Guest Article – Canine Cruciate Case Study

In April 2016, one of our mal girls Rio (almost 6) began holding up a hind leg, the result of my thinking a 2-tier platform bed for her and her sister, would be a good idea. Rio being hyperactive, obviously misjudged it in one of her mad moments.

Our vet diagnosed a torn ACL and gave us the option of pain relief and rest (not in Rio’s vocabulary) but assured us that in his opinion she would be back within the week for a very expensive op.

Here’s a bit of info on the canine cruciate ligament, the injury and options for repair, which I hope you will find helpful should your mal experience this all too common problem.

The canine cruciate ligaments

Two ligaments (bands of tough fibrous tissue) connect the femur and the tibia and are arranged like a crisscrossing letter ‘x’ on the dog’s knee (stifle), one being the anterior cruciate ligament (ACL) or cranial cruciate ligament (CCL), the other being the caudal or posterior ligament. The ACL (cranial) is the one dogs rupture more often and attaches the back of the femur (thigh bone) to the font of the tibia (shin bone), preventing the tibia from shifting forward relative to the femur.

There is an increased risk of tears with certain factors such as degeneration due to ageing, joint abnormalities, arthritis, jumping and twisting, jumping down (landing holds a higher risk for rupture) and overweight.

Precautions

Avoid having your dog run on slippery surfaces including wet grass/ice.

Be careful of your dog jumping on and off furniture and out of high car tailgates, etc.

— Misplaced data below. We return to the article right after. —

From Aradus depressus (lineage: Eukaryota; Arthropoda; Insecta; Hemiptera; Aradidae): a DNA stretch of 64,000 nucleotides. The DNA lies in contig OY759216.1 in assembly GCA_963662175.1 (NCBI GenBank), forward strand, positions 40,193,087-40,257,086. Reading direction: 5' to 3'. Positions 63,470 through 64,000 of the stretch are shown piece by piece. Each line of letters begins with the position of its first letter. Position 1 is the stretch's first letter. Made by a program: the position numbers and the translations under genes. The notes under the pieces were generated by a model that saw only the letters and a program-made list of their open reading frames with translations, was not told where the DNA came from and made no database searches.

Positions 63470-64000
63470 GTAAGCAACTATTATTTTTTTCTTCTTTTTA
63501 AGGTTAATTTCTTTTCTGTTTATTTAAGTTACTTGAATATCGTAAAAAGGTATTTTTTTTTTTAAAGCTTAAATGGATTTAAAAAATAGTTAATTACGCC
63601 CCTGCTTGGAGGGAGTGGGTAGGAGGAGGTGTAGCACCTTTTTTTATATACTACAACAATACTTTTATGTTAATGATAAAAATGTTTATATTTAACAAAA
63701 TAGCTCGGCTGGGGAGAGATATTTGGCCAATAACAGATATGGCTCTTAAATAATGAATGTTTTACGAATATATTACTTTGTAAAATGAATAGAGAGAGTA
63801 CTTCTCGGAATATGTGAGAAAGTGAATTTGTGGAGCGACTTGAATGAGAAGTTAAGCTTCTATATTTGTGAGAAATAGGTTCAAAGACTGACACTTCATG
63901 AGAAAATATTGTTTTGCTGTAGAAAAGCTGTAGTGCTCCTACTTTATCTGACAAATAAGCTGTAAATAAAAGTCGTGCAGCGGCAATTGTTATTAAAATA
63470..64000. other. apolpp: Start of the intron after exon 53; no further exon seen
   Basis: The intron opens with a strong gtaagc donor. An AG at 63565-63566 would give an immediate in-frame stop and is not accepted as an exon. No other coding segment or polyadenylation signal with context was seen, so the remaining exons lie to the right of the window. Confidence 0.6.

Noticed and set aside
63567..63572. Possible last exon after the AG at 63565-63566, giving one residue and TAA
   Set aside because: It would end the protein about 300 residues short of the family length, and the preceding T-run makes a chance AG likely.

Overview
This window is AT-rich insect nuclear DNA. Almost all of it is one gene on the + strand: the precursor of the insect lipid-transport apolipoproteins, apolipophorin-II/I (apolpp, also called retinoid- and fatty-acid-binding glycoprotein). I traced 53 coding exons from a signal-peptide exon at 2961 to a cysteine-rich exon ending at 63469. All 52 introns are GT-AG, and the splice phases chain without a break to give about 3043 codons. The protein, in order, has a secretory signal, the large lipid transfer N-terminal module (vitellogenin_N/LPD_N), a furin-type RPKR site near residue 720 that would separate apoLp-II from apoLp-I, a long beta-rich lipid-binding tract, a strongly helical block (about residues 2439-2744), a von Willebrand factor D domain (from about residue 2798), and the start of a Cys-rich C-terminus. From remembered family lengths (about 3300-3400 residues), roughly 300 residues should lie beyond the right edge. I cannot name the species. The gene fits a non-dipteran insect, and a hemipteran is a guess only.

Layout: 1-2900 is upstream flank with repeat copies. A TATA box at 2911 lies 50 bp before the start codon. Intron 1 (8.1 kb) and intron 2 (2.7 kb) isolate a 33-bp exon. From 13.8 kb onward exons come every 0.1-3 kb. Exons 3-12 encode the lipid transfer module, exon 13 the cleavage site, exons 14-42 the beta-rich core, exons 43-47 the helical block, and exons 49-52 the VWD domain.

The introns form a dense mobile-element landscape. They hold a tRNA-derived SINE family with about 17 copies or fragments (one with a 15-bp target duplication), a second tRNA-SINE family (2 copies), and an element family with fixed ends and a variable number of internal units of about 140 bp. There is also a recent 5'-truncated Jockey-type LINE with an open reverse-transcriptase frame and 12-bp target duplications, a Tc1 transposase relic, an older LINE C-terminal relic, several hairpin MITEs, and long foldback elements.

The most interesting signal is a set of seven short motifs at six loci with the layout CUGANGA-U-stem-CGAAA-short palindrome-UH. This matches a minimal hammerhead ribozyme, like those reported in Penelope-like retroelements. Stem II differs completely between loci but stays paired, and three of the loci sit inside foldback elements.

Try to maintain a fit, not fat, bodyweight.

If your dog has a familial predisposition to torn ligaments, it may be advisable to consider laser or light therapy to help strengthen ligament attachments and also on the opposite leg of dogs already dealing with a cruciate tear.

Surgical procedures

There is no ‘one size fits all’ procedure and surgical techniques are advancing all the time.

ECLS – Extracapsular (outside the joint) ligament suture

This particular technique for fixing a torn ACL in dogs is considered the most conservative of all the approaches, but it addresses the main problem with the dogs ACL. The traditional ECLS technique is the oldest surgical correction for cruciate ligament injury in dogs. The name of the procedure originates from the fact that the joint is stabilised outside the joint capsule (externally). Traditional ECLS is considered adequate for smaller dogs. Extracapsular repair is a major procedure that requires a recovery period of up to 12 weeks.

TPLO – Tibial Plateau Levelling Osteotomy

By cutting, plateauing and plating the tibia, the femur movement is stopped, preventing pain and joint degeneration. The TPLO is recommended for medium to large or giant breeds of dogs.

Aftercare – Taking a number of months, pain relief, antibiotics and very restricted exercise (toilet breaks) with cage rest for the first few weeks, then restricted lead walks, maybe hydrotherapy, probable follow-up X-rays.

TTA – Tibial Tuberosity Advancement

TTA surgery involves cutting the top of the shin bone (the tibia), moving it forward and stabilising it in its new position in a number of ways. The aim is to make the tibial plateau perpendicular to the patella tendon to prevent the shin bone moving forward. The knee then feels stable for the dog when weight-bearing, despite the fact that the ligament has been ruptured and not directly repaired. Aftercare following TTA surgery is very important, with rehabilitation taking a number of months.

Negatives for surgery

Cost – ECLS is probably the cheapest option at around £1,000 plus, but also probably not adequate for our heavily built malamutes.

Both TPLO and TTA will start around £2,000 and without insurance will be prohibitive for many owners.

Rehabilitation – many households may struggle because of work constraints, etc., to deal with the supervised aftercare, medication, then a restricted exercise regime over a number of months.

Age and health status – the operation itself may be problematic for a dog with other health issues. An old dog may not cope well with the long rehabilitation process.

Is there an alternative to surgery?